Laura Nevendorff & Ignatius Praptoraharjo
Jaka, a 43-year-old man from Jakarta has used sabu-sabu, or crystal methamphetamine, for over eight years. He works in the entertainment industry, and he feels that there are not enough hours in the day to cope with his demanding job. On a normal day, he starts early in the morning as a crew member for movie shoots between 2 and 4am. Then from 8am to 4pm he teaches dance and creates choreography for his company. Adding to his heavy workload, Jaka also makes costumes and mixes songs for his choreography. Sabu-sabu helps keep him awake during those long days – something that many users can relate to.
As with most people who use sabu-sabu in Indonesia, Jaka’s lived experience is ignored when making drug policy. More often than not government equates using with dependence. The law tends to see all sabu-sabu users as people suffering from addiction that need to be treated and weened off the drug. Indonesia’s anti-drug agency, the National Narcotics Agency, reports that more than 850,000 people use sabu-sabu, and that it is the second most popular drug after cannabis. This statistic has alarmed Indonesia’s policymakers, resulting in a sharp increase in the number of people forced to undergo treatment.
But many users report being in control of their sabu-sabu use, and that they use not because of dependency, but because it also helps them to manage the demands of life and work in Indonesia.
In 2017, the first large survey on integrated biological and behavioural characteristics amongst sabu-sabu users in Indonesia concluded that the average usage frequency was six days per month. It also categorised users according to the World Health Organization’s Addiction Severity Index, that helps governments develop evidence-based policy for management of substance use. Only seven per cent were ranked at the problematic level, where users show withdrawal symptoms because they do not have adequate intake of the drug. In other words, most users in Indonesia tend to be less dependent on the drug. The situation in Indonesia was different from countries like neighbouring Australia, where 60 per cent of its using population were classified as dependent.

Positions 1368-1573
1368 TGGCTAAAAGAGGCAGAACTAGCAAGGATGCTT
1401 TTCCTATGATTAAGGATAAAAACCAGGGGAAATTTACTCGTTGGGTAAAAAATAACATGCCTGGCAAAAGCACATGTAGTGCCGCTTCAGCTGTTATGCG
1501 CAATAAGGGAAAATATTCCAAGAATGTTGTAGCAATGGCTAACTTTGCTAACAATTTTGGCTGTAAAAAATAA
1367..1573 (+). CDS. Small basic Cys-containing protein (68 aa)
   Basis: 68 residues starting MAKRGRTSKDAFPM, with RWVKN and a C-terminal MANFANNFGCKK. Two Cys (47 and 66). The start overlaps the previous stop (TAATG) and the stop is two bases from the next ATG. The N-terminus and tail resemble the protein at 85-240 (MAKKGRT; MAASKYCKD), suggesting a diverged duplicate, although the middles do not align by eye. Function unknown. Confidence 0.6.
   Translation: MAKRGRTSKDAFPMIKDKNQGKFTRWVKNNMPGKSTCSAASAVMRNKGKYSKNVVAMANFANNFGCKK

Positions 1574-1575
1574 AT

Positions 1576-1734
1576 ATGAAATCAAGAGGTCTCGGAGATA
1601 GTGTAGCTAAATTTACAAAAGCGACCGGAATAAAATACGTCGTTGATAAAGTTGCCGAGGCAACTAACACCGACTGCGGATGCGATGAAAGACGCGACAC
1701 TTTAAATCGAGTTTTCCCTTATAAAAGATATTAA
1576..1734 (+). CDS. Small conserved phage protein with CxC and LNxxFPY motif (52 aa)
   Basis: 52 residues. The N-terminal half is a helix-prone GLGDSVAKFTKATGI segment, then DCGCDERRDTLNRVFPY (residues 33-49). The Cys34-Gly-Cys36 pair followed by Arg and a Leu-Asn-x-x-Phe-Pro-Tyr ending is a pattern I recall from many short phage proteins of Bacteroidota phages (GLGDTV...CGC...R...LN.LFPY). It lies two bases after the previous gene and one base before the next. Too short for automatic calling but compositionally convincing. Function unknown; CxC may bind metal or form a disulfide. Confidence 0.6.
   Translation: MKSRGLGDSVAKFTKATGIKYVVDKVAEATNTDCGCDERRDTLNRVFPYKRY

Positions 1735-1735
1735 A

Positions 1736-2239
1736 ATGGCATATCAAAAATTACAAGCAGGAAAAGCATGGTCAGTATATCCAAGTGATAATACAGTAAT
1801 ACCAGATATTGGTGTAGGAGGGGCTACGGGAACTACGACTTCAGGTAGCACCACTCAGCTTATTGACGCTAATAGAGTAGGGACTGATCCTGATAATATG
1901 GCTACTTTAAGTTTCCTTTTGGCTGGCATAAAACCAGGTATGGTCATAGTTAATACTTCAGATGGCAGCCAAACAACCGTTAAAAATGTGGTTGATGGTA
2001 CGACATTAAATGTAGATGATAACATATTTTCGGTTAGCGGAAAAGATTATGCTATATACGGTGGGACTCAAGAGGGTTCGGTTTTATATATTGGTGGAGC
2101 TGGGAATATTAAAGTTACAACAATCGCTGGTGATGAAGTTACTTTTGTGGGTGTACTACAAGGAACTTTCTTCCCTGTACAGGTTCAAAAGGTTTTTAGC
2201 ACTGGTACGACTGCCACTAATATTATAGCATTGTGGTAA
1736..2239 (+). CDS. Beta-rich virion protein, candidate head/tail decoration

In Indonesia, use of sabu-sabu is mostly recreational, and many do not perceive their usage to be problematic. Mika, a 25-year-old woman from Makassar who is unemployed explains: ‘I cannot say I’m addicted to sabu-sabu because although I use it every day to support my daily activities, I can reduce my dosage [whenever I choose to]. As long as I get one-to-two shots everyday it is enough for me’.
In other lines of work, sabu-sabu also helps users be more productive on the job, helping them to earn an income and pay the bills. Mida, a 22-year-old sex worker from Medan, uses sabu-sabu to help her manage her demanding schedule. Mida says, ‘[Sabu-sabu] kept me awake until late at night while waiting for clients to arrive’. Similarly, 20-year-old Mina told us, ‘I don’t make money if I’m not using during my working hours’. Despite popular perception to the contrary, selling sex is not criminalsed in Indonesia. Yet, social prejudice related to the profession is pervasive due to religious beliefs and widespread social stigma against sex workers, who are commonly viewed as ‘home wreckers’. Sabu-sabu may also be a coping strategy that allows these women to practise their trade and make a living despite social disapproval.